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Dave Holland: Past-Present-Future Luster

By Published: September 18, 2006
AAJ: Billy Kilson (drummer) has been on the other quintet CDs. This is the first for Nate Smith.

DH: Yeah. They were all things that were recorded previous to the Nate joining the band about two years ago.

AAJ: I assume these tunes (on Critical Mass) were battle tested over the last couple years on the road.

DH: Some of it was more recent. A couple of the tunes, at least, were done in the last four months or so before the recording. But all of the songs we have a chance to play. That’s, as you know, something I like to do and something I’ve done with every record. We never usually go in the studio without at least having a chance to play the music for at least some months, but more often for a year or so. We’ve got new music now that we’re starting to play, which will presumably find its way to the next album.

AAJ: Having a working band—and your band has changed very little over the years other than the drummer—has got to be a plus when you’re working on your music. And I know you allow [band mates] to bring in music as well.

DH: Yeah. It’s really a group effort. I’ve always seen it as a group situation. I take responsibility for certain things, but on stage we’re all up there making music together. I’m fortunate enough to have musicians who are not only fine individual players and great ensemble players, but they also are composers. So it just adds another dimension to the contribution that everybody can make to the development of the music and the perspective that we can get from each person’s take on what the band can do.

The interesting thing for me is that it always works out somehow. The music, when it’s all put together on the album, all seems to fit together as a whole. It doesn’t sound like a disparity of different styles of writing and things, even though there are a lot of different approaches. There is a unified aspect to it and I think that comes, certainly, from the fact we work together. We’re all in tune with the potential of what the band is doing at certain times, and so on.

AAJ: That’s one of the great benefits of the band. You guys all have open minds as well. It seems like nobody says, “I don’t want to do this.”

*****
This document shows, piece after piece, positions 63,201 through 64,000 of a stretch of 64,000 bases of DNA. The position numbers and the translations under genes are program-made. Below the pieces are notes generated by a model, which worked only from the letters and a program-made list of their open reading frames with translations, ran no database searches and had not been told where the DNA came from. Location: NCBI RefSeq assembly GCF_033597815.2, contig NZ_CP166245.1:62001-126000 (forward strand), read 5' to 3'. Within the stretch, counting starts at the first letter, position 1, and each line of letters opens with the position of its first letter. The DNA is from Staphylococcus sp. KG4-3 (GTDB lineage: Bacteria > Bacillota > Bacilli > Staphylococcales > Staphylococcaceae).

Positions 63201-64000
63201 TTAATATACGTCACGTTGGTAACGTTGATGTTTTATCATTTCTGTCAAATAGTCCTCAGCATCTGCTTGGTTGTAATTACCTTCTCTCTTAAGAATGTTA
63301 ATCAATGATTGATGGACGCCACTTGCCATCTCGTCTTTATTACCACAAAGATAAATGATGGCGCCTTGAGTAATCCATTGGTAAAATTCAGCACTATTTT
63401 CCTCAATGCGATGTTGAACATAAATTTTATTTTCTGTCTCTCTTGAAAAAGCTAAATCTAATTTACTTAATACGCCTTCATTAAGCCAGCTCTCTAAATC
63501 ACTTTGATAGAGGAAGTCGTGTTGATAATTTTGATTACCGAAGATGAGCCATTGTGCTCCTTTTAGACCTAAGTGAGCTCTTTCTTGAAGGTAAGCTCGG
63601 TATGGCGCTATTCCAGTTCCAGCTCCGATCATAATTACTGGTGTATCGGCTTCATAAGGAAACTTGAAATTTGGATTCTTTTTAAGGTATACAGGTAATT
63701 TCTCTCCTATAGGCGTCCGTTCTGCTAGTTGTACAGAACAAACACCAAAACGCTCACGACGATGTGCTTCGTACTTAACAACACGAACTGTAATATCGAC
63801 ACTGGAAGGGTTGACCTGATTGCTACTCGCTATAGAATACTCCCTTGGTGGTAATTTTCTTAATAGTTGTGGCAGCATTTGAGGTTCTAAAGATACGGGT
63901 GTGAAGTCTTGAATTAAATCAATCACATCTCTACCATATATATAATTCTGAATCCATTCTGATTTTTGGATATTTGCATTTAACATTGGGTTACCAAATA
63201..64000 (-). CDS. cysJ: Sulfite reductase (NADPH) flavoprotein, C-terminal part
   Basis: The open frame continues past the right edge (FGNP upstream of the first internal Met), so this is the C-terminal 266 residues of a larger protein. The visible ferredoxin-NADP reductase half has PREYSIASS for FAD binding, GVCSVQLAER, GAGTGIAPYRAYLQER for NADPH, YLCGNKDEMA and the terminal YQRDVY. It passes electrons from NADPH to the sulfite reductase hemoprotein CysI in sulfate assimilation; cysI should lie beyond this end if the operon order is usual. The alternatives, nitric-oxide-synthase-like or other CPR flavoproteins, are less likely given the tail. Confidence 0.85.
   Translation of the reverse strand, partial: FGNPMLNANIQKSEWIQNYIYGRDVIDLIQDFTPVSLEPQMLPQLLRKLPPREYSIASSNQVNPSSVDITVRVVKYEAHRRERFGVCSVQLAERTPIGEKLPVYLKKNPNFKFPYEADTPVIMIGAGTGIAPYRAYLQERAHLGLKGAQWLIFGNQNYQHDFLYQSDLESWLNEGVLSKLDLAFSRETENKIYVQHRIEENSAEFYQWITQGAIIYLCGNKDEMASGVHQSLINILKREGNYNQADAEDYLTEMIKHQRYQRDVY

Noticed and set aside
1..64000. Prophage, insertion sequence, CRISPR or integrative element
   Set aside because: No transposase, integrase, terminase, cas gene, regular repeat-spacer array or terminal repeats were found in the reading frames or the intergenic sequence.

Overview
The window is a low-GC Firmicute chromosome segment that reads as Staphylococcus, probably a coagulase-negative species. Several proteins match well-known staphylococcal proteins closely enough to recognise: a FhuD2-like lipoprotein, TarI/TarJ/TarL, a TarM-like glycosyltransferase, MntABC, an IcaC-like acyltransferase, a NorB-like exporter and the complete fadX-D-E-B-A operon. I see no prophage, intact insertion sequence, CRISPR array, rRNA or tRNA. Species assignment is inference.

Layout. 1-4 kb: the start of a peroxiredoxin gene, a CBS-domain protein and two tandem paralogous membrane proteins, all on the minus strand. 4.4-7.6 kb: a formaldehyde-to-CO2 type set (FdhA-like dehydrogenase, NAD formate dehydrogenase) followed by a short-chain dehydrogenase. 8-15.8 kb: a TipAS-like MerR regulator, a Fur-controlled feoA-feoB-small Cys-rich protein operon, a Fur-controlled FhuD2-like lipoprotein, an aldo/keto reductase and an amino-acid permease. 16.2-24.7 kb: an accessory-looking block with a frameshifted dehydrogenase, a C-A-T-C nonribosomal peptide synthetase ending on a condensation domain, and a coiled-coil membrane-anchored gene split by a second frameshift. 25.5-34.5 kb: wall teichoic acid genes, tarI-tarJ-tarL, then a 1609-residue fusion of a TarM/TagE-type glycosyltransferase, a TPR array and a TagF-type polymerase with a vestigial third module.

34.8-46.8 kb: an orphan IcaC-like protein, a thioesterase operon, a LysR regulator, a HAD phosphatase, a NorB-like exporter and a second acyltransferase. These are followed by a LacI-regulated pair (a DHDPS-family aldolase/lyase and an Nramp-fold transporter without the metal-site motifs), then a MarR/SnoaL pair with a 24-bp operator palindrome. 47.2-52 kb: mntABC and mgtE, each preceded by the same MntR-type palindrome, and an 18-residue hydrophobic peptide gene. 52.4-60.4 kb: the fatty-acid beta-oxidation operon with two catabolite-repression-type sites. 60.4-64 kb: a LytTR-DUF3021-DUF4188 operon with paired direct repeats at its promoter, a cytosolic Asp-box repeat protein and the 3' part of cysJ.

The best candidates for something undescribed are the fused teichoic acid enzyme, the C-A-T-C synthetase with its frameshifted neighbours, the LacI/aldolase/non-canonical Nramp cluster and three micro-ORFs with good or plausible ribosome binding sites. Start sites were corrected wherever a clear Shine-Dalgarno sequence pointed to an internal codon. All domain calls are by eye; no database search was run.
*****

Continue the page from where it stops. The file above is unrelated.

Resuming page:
DH: Right. I’ve always thought creativity is a state of mind. It’s not so much about what you do, but how you do it. We all enjoy a lot of different approaches to the music and different ways of thinking about it. That’s something I’ve certainly enjoyed in my career, having had a chance to work with different people and look at the music from different perspectives.

At this point in my life, I’m really interested in bringing together all the different experiences and, of course, having new ones too. And just keep growing; keep the music moving along, in a step-by-step manner. That’s the way I see it. It’s really about going from gig to gig and developing it from day to day. That’s one of the benefits of stable personnel. You have some continuity with that.

AAJ: Holding this band together so long, these days, is a pretty long time.

DH: I think in any time. I think it’s the longest I’ve worked—perhaps Sam Rivers was about the same amount of time. I worked with Sam for about nine years. But it’s the right thing. I’ll take some credit for it, but it’s also to the credit of the musicians who made the commitment to do it and enjoy doing it and feel that what we’re doing together is something that is a special moment for all of us in our lives. We found a group of people who we can really explore a lot of our creative ideas with—in a generous way and a sharing way and a supporting way—where everybody is supportive of each other and what they’re trying to do. There’s not a competitive vibe, which you sometimes find and which usually ends up breaking a band up.

AAJ: Your band has also been chronicled with a steady string of recordings. That used to happen, but it seems like it doesn’t anymore.

DH: I have to say it’s always been a goal and a dream of mine to have that happen. I grew up at a time when it was about bands, like the Ellington band, which in some cases the people would play together for 40 or 50 years. And any other band that I admired, like Miles’ groups and Coltrane and Art Blakey. A lot of the great bands were groups that at least stayed together for a period of time so that they could develop the music and explore the potential there.

You followed those things. You waited for the next album. You wanted to see what the next episode was going to be. It was like reading a book and you wanted to get to the next chapter. OK, where’s it going now?

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